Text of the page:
refinish your wheels
This is what my Mini looks like now. This is what it looked like this morning:
I’ve had my ‘08 (R56) Mini Cooper since March and started feeling like it was time to personalize it. The first step was replacing the stock chrome 3 bar grille with a JCW black mesh grille (as seen in the photos above). I like the more functional look of the black mesh grille and decided to do something about those always dirty silver wheels.
I have painted several sets of wheels over the years so I decided to document the process this time. $26 worth of paint, tape and other supplies along with a few hours worth of elbow grease and anyone can have a set of custom painted wheels, too!
For this project I used gloss black Rust-Oleum Professional High Performance Enamel. I have used Dupli-Color wheel paint before and it turned out pretty good. I looked and couldn’t find it in gloss black so I fell back on an old stand-by. I have used the Rust-Oleum Professional paint on a number of projects and have always been impressed with the results. I painted a used set of steel wheels for my old ‘81 Toyota pick-up with silver Rust-Oleum Professional a few years ago. I took them to the tire shop a few days later to get a new set of tires mounted. After I told the installer I had just painted them myself he warned me they’d get “all scratched to hell.” I said “fine” and figured I’d be painting them again after I got them back. Later that day I went to pick them up and they didn’t have a mark on them. The installer met me in the parking lot as I was loading them up and said “darned-est thing I’ve ever seen. What the hell kinda paint is that you used there?” It’s good stuff.
First step is removing the wheels from the car. If you are tempted to do this while the wheels are still attached to the car, don’t. I believe if something’s worth doing it’s worth doing right. Taking the wheels off allows you to paint the inside of the rims as well as the outside and has the added benefit of giving you the opportunity to carefully inspect your wheels inside and out. When was the last time you did that?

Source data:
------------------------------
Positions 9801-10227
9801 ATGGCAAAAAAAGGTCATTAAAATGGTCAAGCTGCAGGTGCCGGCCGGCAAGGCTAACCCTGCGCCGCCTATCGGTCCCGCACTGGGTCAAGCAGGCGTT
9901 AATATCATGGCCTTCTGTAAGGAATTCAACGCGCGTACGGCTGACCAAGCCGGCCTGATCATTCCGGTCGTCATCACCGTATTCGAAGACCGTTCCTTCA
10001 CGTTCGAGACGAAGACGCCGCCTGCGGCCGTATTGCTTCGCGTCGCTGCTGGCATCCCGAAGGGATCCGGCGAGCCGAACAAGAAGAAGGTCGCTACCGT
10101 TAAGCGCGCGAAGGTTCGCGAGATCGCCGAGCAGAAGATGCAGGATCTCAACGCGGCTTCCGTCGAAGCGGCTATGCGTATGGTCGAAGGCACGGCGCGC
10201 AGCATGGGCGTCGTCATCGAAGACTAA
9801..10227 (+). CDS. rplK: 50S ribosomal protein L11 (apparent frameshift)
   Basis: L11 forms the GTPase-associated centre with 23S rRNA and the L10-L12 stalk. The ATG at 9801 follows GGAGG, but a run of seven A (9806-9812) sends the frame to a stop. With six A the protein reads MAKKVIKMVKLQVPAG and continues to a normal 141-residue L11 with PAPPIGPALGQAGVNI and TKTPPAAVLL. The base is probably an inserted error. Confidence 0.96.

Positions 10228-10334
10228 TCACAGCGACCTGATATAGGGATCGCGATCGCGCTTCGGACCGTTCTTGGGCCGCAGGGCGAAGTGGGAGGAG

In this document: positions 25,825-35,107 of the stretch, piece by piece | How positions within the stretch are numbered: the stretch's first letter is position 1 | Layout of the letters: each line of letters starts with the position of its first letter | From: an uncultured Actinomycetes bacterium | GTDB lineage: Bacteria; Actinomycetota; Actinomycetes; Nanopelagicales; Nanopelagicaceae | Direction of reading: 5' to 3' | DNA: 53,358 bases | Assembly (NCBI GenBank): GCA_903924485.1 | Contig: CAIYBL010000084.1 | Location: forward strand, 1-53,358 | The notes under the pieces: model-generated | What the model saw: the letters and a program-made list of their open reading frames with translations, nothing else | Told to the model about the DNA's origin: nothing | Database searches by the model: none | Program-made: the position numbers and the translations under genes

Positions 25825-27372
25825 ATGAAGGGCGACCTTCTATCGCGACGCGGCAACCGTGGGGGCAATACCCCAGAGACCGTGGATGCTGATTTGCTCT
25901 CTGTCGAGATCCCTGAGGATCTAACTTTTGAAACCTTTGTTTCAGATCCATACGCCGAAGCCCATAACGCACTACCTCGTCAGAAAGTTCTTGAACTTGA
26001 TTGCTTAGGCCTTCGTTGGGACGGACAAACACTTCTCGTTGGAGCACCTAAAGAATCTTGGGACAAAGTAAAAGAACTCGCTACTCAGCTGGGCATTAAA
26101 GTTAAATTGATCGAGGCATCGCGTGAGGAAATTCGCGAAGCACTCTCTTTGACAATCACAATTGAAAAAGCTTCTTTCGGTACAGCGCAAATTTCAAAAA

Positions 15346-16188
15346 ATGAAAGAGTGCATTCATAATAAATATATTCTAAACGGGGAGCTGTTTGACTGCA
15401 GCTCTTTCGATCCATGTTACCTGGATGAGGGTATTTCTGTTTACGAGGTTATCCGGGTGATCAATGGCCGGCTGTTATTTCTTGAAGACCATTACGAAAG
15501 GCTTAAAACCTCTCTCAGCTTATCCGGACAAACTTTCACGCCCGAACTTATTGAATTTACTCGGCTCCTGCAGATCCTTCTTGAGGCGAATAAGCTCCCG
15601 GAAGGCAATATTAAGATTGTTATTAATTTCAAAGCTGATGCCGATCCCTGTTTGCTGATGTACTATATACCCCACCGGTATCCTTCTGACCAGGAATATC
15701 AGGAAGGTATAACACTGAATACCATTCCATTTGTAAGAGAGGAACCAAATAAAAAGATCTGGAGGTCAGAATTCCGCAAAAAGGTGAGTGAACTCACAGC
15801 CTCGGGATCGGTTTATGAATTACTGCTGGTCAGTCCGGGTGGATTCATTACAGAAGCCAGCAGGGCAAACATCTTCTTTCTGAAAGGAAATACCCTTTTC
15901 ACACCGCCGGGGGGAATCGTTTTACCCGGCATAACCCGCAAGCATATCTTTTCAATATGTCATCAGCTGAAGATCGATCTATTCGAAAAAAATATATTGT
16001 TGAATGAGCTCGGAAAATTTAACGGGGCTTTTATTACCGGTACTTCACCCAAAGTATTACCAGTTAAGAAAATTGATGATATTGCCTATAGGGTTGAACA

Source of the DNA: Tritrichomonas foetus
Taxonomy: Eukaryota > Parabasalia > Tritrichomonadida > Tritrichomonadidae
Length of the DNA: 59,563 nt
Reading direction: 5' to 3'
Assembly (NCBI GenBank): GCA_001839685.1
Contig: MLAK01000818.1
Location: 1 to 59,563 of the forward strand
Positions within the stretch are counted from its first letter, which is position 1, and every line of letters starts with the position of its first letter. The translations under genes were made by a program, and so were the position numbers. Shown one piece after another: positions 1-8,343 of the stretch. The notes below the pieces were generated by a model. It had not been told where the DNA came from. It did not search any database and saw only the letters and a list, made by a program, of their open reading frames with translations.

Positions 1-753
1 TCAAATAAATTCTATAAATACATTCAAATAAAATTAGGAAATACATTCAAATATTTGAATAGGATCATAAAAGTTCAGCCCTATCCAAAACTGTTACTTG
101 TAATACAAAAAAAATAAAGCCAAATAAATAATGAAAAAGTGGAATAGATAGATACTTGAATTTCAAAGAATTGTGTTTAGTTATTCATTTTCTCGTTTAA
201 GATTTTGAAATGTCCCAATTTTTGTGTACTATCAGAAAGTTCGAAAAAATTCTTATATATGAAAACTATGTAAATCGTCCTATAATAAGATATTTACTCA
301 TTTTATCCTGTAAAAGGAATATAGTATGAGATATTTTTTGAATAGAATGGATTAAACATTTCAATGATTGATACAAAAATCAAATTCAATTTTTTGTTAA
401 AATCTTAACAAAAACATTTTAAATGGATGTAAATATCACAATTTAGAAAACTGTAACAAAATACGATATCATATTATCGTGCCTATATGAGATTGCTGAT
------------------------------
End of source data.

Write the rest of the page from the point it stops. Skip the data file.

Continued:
My jack can lift a whole side of my Mini at a time so I did the driver’s side wheels first then did the passenger’s side. Doing two at a time didn’t really take any more time than having all four off at once and it was a lot easier not having to deal with jack stands and such. You can do this one wheel at a time by using the stock jack but that could be slower as you’ll have to wait for the paint to dry before you can move on the next one. Alternatively, you could use the spare to allow you to work on more than one wheel at a time.
First step is to strip all the wheel weights off the wheels (inside and out). Since I’m going to re-paint the wheels I wasn’t too concerned about marking them a bit with a screwdriver ;-)
Remove the center caps then it’s time for a bath, inside and out. I used Dawn dishwashing liquid to help cut the brake dust and road grime. (Never use Dawn to wash your car as it strips the protective wax coating.)
Before the final rinse comes quite possibly the most important step of the process. Using a Scotch 00 sanding pad, thoroughly rub down all surfaces of the wheel, inside and out. The sanding pad etches the surface of the old paint and gives the new paint something to hold onto. Skip this step and the new paint will look nice at first but likely chip off quite quickly down the road. You can substitute 400 grit wet dry or a Brillo pad but I have found the “Scotchbrite” pads to be the best as they are durable and flexible.